We’ve looked at five layers of disciple making. Here they are:
- “Platform Discipleship”…the preaching and teaching by your pastor and staff.
- Utilizing your Sunday School. To keep the P’s going (hey I’m a preacher get over it) let’s call this layer “Public Discipleship” because it has the most people already in classes or groups ready to be discipled.
- Discipleship classes/small groups. We sometimes call this “Program Discipleship;” however, remember one does not become a disciple by a program per se.
- “One on one” or “Personal Discipleship.” This encompasses the whole realm of mentoring and life coaching.
The last one is one that I think has been the most overlooked is…
5. “Parental Discipleship.” This is where Mom’s and Dad’s teach and model discipleship before their kids in the home.
If we can equip parents to instill biblical values in their children, we will see much stronger families who are on the discipleship journey together. This should be the number one method of impacting the next generation.
Let me give you seven steps to being a better parent and thus a better disciple maker in the home. These came from an article written by my friend Chuck Gartman.
- Teach Christian values. As parents we need to identify, live, and communicate our values. If we value truth and honesty, we must be honest and adhere to biblical standards. We need to believe and teach our teens that the only truth in the world that matters is in the Scriptures.
- Express love and acceptance of our children. Even when their behavior disappoints us, we must continue to let them know that we love them. Genuine love for our children will grow out of our awareness that we are genuinely loved by God. It’s not always easy, but unconditional love is necessary. We also need to teach our children about God’s love. God’s love is solid and secure. He adopted us into His family, and He knows our needs and will provide them. Your teens need to know and accept these truths.
- Be consistent with discipline. Our goal is that our children will ultimately become self-disciplined and self-controlled. If discipline does not eventually become internal, no amount of outside pressure to conform will make a teenager a spiritually healthy person.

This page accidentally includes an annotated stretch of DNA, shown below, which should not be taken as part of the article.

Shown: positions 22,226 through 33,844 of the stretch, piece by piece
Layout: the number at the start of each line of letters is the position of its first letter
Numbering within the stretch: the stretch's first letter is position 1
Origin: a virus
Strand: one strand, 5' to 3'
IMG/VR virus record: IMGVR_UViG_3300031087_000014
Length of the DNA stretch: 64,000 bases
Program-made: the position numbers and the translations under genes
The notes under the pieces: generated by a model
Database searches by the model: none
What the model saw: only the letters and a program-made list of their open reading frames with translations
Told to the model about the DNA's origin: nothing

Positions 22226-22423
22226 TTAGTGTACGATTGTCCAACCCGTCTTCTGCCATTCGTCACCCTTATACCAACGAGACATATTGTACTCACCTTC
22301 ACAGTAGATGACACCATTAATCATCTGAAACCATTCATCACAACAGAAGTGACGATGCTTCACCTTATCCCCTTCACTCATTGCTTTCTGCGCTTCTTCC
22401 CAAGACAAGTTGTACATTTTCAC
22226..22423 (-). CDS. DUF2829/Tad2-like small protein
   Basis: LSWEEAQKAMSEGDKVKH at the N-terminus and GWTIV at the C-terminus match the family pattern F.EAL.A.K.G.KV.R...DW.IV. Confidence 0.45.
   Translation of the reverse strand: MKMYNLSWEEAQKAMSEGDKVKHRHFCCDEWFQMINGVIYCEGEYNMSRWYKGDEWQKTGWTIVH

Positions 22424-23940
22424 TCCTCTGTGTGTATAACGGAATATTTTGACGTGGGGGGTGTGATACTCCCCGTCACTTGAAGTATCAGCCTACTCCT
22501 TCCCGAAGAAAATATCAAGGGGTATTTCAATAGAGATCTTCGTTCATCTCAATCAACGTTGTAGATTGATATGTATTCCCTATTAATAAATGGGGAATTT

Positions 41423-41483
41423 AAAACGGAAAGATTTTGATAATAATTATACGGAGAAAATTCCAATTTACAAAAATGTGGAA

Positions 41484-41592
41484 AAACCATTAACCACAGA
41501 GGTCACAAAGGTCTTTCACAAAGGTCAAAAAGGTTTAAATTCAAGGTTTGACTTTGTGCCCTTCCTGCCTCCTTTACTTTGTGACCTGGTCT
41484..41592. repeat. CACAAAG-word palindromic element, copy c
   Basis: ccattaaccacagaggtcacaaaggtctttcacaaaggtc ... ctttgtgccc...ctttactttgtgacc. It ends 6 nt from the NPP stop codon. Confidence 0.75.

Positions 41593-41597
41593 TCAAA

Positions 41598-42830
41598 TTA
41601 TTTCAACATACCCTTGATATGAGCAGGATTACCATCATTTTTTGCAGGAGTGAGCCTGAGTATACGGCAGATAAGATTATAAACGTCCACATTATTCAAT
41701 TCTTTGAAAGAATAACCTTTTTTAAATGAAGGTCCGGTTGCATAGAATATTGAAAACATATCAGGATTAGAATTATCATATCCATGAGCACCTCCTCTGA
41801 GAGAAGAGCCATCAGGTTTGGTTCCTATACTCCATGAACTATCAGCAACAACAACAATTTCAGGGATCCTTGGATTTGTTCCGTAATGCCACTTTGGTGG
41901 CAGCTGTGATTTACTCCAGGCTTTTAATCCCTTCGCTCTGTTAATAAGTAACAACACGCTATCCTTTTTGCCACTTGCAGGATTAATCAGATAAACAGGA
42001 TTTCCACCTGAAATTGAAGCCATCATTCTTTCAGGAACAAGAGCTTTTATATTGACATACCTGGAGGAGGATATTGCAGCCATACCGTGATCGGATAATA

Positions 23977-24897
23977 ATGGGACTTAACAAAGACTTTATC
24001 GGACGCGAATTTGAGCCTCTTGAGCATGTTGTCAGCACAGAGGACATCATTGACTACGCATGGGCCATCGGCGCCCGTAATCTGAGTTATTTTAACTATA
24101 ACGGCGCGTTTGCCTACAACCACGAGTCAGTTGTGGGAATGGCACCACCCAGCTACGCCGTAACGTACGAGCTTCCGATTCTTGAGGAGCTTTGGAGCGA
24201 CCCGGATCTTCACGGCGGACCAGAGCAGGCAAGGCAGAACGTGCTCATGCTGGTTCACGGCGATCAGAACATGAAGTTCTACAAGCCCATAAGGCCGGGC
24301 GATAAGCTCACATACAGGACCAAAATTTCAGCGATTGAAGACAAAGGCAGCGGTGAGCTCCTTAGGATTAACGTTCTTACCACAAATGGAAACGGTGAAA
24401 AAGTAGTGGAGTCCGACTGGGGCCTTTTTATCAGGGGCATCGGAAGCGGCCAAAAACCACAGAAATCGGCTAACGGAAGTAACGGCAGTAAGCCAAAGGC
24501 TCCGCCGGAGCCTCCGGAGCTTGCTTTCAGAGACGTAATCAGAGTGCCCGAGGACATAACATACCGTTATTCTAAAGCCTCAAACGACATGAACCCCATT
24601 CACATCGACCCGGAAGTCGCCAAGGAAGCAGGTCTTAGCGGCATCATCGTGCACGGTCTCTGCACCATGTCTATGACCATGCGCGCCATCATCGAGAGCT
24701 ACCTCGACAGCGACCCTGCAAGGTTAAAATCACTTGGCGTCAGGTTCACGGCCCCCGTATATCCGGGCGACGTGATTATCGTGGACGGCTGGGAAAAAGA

- Pray continually for and about our children. God is more concerned for them than we possibly can be, so He welcomes our conversations with Him about them. With every prayer and request, pray at all times in the Spirit, and stay alert in this, with all perseverance and intercession for all the saints (Eph. 6:18).
- Worship together as a family. Participating in regular worship, both corporately and personally, will move us all toward spiritual health. We cannot hope that our children will grow to be faithful worshipers of the Lord if we refuse to do so. Let worship become a lifestyle for you, and your teens will likely catch it from you. Also, remember that personal and family worship are important as well.
- Be active participants in the work of the church. Remember to balance your time with your family and in your church activities; but, again, if you want your youth to participate in church activities, you must do the same. Dropping them off at youth activities will not teach them to be faithful church members.
- Participate in ministries that are designed for you as a parent. When a seminar or class is offered to help parents be better at their jobs, be sure to go. It will communicate volumes to your teen when they see that you are trying to improve in your parenting skills.
Question: What can your church do to equip parents to disciple their children in the home? Materials, process, training, encouraging, etc.
Write it down. Nothing becomes dynamic unless it becomes specific. Of these five discipleship components, what can you do to improve discipleship at your church?
Keep the Son in your Eyes,